There’s a new wave of African British writers that has been pulling me toward their stories of the African diaspora, similar to the Caribbean diaspora stories that have been published for decades. Debut author Jendella Benson is no stranger to the public eye: she’s been writing, filming, photographing, and speaking during her career and her latest jump into being a published author of a fiction novel seems well deserved.
Hope and Glory follows the life of Glory Akíndélé who returns home to London for her father’s funeral. She’s been gone so long and has been out-of-touch with them, that she’s on the outskirts emotionally. She discovers a family secret and becomes determined to unravel it, but there’s much more to this missing person than she’s ready to admit. She has to admit that her absence has contributed to the family’s hardships.
Jendella Benson is the Head of Editorial at Black Ballard, a digital platform for Black British women and she also hosts the podcast Black Ballard Presents: The Survival Guide. She has written for numerous publications, including The Sunday Times STYLE Magazine, Metro Online and Independent Voices. She’s also a sought-after speaker, making appearances as a TEDx speaker and at various universities and conferences.
I’m very honored to have Jendella here with me to discuss her debut novel Hope and Glory. Below is our conversation.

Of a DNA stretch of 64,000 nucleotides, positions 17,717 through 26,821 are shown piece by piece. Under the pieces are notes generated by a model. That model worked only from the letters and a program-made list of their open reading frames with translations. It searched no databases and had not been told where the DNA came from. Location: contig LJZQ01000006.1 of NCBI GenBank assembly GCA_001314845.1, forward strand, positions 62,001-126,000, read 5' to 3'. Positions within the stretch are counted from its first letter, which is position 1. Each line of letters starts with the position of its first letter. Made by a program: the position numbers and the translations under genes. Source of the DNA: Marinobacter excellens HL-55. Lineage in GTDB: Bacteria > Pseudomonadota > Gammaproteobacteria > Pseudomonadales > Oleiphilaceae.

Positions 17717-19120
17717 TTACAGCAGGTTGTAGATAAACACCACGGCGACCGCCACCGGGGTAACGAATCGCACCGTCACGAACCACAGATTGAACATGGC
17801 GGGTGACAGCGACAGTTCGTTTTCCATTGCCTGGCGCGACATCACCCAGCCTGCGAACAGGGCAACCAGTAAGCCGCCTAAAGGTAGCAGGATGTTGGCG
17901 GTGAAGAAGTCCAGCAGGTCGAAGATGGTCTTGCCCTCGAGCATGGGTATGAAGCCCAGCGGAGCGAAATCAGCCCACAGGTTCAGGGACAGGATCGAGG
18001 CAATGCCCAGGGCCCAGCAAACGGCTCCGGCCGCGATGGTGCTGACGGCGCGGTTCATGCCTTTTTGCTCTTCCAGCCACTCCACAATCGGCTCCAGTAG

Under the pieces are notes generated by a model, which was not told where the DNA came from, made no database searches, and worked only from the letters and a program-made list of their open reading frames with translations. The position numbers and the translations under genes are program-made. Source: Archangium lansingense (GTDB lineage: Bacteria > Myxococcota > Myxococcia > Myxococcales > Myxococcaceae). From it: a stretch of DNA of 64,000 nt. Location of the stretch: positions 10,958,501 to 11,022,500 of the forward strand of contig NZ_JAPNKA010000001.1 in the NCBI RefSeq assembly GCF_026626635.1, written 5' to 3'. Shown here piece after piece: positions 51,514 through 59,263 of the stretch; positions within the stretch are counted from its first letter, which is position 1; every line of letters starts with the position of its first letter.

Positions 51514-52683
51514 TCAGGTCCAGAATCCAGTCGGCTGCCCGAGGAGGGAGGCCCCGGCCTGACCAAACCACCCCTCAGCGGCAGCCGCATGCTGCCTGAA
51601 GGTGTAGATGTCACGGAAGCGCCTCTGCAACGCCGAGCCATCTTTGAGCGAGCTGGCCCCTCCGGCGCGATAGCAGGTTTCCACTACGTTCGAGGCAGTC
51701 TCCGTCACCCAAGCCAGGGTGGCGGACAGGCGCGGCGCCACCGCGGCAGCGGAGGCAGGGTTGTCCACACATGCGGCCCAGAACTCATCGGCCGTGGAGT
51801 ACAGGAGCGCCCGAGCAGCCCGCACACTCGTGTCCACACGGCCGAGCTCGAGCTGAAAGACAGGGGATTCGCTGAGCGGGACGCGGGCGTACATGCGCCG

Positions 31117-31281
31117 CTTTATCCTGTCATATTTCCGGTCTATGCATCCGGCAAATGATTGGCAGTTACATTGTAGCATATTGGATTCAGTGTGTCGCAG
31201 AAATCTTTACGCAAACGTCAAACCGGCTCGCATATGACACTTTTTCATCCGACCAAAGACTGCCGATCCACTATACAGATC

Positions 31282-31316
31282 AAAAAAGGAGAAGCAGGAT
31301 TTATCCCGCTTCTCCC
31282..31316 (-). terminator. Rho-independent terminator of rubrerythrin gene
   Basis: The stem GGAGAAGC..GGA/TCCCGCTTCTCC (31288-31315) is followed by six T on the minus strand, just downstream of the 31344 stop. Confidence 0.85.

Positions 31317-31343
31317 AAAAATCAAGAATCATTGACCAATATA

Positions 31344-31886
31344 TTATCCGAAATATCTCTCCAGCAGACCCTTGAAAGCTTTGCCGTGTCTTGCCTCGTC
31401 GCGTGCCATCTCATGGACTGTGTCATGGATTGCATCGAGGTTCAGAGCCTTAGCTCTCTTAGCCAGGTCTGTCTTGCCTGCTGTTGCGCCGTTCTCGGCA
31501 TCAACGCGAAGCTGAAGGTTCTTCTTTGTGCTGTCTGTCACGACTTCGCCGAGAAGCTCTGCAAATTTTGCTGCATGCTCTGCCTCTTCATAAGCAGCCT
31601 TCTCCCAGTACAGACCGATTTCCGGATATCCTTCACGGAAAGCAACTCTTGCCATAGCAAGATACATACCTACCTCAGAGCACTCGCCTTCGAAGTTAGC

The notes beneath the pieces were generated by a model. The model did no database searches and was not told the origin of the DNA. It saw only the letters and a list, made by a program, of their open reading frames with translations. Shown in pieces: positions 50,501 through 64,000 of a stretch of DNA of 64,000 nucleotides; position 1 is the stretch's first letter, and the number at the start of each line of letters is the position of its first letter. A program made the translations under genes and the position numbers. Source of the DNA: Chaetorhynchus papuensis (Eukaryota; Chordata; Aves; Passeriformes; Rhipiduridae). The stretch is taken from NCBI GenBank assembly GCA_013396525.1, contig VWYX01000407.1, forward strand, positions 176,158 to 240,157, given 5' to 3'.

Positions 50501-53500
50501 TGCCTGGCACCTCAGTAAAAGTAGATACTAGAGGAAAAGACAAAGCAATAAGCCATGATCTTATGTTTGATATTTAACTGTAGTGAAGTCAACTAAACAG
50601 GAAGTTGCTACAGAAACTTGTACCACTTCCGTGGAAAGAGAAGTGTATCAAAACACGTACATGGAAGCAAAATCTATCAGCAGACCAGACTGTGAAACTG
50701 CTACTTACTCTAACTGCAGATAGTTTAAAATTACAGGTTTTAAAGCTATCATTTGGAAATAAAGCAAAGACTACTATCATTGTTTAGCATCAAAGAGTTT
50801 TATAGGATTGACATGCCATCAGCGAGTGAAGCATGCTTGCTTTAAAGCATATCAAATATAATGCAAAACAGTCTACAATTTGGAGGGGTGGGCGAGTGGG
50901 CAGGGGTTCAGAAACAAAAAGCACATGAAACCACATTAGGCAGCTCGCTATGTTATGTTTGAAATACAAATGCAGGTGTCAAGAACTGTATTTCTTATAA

Tricia: Welcome to In Conversation Jendella! Thanks so much for joining me and congrats on the release of your debut novel, Hope and Glory. How has this experience been for you thus far?
Jendella: Thank you so much for having me! The experience of publishing a book has been surprisingly more emotional than I thought it would be. There have been some really surreal, mountaintop moments, but then there is also the work of promoting a book, which is actual hard work too. Another author told me that it’s wrong to look at publication day as the finish line – which is so tempting to do – because it’s the start of a whole new journey. So yeah, it’s been a dream come true but also like having another full-time job on top of my day job as Head of Editorial at Black Ballad and also being a mom too!
Tricia: I can definitely relate to the juggling act that’s needed to achieve all the things are needed! I wanted to start with, I think almost every culture has its taboo subjects that are the foundation secrets are built upon. And I felt in Hope and Glory, the secret is deeper than a missing person, it’s about the extreme sacrifice this family made and the role cultural expectations played in the decision. Why did you choose this topic to be the focus of your debut novel?
Jendella: Yes, it’s exactly that! I think as second-generation children, we can look at our parents who immigrated from their homelands in a very two-dimensional way. We can often turn them into heroes who did this amazing thing for themselves and us, and kind of put everything they are and have done onto a pedestal. Or we grow up and see all their flaws and the mistakes that they’ve made and be very critical of that. I know I’ve definitely made the mistake of jumping from the first to the second, but when I became a mother, I felt like I had unlocked a different level of understanding with my own mother. Her decisions do not track exactly with Celeste’s (Glory’s mom) in the book, but I guess growing up and thinking more deeply about what it means to leave everyone you know and your entire support system to come to this new country, which is in some ways so hostile to you, and then to try and survive and thrive with little resources and a diminished support system made me want to write about it.